100% safe (0)

Anonymous Coward | about 11 years ago | (#7307528)

the email links on my site bring up a little php form which asks for name of the president of the usa, like the turing test in blade runner. javascript checks onkeyup for input. when it matches bush, the form submits and displays an email link. since php is server side there is no way round answering the question to get at the address. i also have catch all email at the domain, so i use php to make the email address start with the current ip address of the sender. that way, if a generated address gets spammed it is easy to filter. of course, no manual spammer would be stupid enough to give away his ip address like this...

the other day somebody called me and said they couldn't send an email to me as the form didn't react. i asked what she was typing in and she said "clinto... whoops!" We both laughed out loud and she was embarrassed. now it accepts 'bush' or 'clinton'.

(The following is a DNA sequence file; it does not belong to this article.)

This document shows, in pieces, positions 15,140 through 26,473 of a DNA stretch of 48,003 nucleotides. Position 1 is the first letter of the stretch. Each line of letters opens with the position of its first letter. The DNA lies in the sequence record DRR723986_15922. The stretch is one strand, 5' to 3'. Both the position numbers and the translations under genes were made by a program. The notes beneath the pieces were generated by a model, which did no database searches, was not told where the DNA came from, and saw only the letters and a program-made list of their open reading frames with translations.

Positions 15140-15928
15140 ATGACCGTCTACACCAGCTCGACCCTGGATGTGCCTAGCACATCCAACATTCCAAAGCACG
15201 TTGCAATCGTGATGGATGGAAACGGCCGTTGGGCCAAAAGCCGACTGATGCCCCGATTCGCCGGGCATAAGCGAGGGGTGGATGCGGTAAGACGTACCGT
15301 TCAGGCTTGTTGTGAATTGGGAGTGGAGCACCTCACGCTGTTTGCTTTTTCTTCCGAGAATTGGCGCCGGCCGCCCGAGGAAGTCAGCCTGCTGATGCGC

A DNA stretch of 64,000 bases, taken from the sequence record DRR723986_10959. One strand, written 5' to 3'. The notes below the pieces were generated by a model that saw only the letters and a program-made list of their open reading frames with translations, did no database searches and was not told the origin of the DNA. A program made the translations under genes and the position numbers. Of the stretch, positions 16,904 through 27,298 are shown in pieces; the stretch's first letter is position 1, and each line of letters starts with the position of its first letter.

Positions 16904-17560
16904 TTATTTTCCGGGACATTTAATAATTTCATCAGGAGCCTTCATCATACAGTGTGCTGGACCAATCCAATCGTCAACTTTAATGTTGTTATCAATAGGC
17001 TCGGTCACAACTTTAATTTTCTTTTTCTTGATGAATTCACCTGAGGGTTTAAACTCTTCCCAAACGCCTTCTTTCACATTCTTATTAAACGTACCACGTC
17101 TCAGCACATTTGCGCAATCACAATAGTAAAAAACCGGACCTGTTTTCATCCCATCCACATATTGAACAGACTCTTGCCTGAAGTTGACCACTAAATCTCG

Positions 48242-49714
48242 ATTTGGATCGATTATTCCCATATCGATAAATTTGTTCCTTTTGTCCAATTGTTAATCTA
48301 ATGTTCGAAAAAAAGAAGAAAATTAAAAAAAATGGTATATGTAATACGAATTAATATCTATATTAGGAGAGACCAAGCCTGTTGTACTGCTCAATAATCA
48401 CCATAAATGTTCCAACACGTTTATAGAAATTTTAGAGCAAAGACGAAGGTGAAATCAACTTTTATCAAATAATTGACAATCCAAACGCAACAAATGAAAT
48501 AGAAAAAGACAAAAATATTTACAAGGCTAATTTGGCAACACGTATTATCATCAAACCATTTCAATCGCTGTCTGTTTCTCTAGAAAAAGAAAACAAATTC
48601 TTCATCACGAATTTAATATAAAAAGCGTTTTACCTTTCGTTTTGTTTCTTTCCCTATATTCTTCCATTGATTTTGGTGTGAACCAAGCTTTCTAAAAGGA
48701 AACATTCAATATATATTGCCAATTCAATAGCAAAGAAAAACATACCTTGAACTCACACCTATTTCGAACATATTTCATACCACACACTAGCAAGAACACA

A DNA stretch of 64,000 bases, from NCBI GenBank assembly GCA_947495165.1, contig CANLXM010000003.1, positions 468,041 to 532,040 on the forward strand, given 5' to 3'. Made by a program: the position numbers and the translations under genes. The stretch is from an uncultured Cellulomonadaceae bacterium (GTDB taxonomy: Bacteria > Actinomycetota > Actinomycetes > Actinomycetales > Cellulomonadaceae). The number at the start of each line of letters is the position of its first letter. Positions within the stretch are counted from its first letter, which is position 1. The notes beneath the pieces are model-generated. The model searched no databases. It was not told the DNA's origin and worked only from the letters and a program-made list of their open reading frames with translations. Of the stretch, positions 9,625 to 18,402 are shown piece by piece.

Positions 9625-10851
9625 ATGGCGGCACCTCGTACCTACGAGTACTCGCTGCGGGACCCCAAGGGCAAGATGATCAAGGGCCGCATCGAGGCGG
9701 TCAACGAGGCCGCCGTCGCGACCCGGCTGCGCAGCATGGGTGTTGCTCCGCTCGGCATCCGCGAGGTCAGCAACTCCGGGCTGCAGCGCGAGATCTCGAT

I use SI20 challenge/response. (1)

conner_bw (120497) | about 11 years ago | (#7308248)

Ever since i subscribed to Spam Interceptor [] (free as in beer), i am able to post a url to my email that shows a web form asking for a challenge/response.

The web page is here [] .

Pretty clever if you ask me.

HTML entities (1)

Micah (278) | about 11 years ago | (#7308556)

Displays perfectly, user can copy and paste, but slightly harder for spambots.


There was a Slashdot story about someone's research on this topic a while ago, and they found that entities do decrease the amount of spam significantly.

Of course, the $#@%$# spammers probably figured that out by now. :(

The slow random garbage page (1)

nuintari (47926) | about 11 years ago | (#7308670)

I wrote a simple CGI page that spews forth about 100 very annoyingly random email address, such as: ...